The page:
By Jim Brace-Thompson
For hundreds of millions of years, sharks and oceans have gone together like salt and pepper, ebony and ivory, bread and butter, bananas and monkeys, or whatever your favorite analogy for two things that, well, just seem to belong together. So imagine: A sea without sharks?
Apparently, it nearly happened back in the early Miocene Epoch!
Per a research report by Elizabeth C. Sibert (Harvard University) and Leah D. Rubin (College of the Atlantic) in the June 4, 2021 issue of the journal Science, populations of pelagic sharks were decimated by an extinction event that has only now been fully recorded, recognized and appreciated thanks to detailed studies Sibert and Rubin have made of deep-sea sediments.
The pelagic zone is defined as the so-called “open ocean.” Sibert and Rubin estimate that 19 million years ago sharks in the open ocean declined in morphological diversity by 70 percent and in overall population abundance by as much as 90 percent! And it all seems to have happened within less than 100,000 years, or a mere blink-of-the eye, geologically speaking. Following this extinction event, sharks never recovered their prior diversity.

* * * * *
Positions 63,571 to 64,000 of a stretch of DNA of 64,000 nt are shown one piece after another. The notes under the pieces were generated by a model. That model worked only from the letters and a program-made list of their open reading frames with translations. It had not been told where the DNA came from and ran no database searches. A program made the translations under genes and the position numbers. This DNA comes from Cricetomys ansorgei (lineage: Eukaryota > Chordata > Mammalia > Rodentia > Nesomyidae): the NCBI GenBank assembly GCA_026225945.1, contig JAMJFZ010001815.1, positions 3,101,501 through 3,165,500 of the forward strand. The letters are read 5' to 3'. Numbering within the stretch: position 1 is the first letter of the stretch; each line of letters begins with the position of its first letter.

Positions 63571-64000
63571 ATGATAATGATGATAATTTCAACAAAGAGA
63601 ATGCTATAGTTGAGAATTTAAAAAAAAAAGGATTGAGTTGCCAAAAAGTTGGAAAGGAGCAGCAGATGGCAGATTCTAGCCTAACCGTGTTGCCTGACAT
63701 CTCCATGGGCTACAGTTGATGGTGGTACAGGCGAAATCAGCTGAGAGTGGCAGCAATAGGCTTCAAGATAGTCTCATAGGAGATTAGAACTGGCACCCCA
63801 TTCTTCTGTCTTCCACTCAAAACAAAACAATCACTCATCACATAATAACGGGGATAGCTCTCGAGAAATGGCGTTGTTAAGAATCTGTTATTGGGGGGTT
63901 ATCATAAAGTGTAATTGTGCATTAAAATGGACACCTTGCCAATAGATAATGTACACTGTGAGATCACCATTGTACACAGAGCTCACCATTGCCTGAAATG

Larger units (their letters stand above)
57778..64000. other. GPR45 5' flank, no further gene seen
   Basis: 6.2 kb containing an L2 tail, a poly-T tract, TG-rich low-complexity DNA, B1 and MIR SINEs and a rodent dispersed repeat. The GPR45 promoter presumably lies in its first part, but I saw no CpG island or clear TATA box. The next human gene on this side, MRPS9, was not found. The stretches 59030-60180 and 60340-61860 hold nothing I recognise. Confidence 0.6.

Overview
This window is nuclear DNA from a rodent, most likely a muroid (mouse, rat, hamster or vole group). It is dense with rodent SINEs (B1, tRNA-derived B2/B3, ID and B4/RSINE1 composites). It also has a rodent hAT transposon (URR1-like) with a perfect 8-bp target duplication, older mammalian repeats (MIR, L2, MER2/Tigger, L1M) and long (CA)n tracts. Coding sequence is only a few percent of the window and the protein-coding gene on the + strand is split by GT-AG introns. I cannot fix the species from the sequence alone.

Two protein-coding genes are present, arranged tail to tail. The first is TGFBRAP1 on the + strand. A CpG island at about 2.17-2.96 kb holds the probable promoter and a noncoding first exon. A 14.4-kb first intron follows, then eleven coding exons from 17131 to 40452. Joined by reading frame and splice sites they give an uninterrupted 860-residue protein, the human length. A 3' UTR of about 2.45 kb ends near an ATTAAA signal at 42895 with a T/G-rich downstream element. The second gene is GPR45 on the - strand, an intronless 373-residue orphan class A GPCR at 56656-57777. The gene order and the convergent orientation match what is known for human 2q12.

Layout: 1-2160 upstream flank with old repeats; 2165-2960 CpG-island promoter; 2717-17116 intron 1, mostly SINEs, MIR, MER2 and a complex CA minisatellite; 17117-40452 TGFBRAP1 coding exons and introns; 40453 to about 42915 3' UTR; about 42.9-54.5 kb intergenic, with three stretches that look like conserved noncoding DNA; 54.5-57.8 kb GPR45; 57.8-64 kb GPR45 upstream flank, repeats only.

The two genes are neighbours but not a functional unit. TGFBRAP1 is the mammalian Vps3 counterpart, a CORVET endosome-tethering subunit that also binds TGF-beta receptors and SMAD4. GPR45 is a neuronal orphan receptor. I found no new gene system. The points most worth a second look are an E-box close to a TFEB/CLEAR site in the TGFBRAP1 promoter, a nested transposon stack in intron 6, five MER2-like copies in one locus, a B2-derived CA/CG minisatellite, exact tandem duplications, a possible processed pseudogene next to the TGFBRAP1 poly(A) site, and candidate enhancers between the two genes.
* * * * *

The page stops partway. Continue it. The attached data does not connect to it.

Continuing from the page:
Per the report, the proximate cause of the extinction event is something of a mystery but the event itself indicates “the early Miocene was a period of rapid, transformative change for open-ocean ecosystems.”
Author: Jim Brace-Thompson
Jim began and oversees the AFMS Badge Program for kids and has been inducted into the National Rockhound & Lapidary Hall of Fame within their Education Category.
Contact him at firstname.lastname@example.org.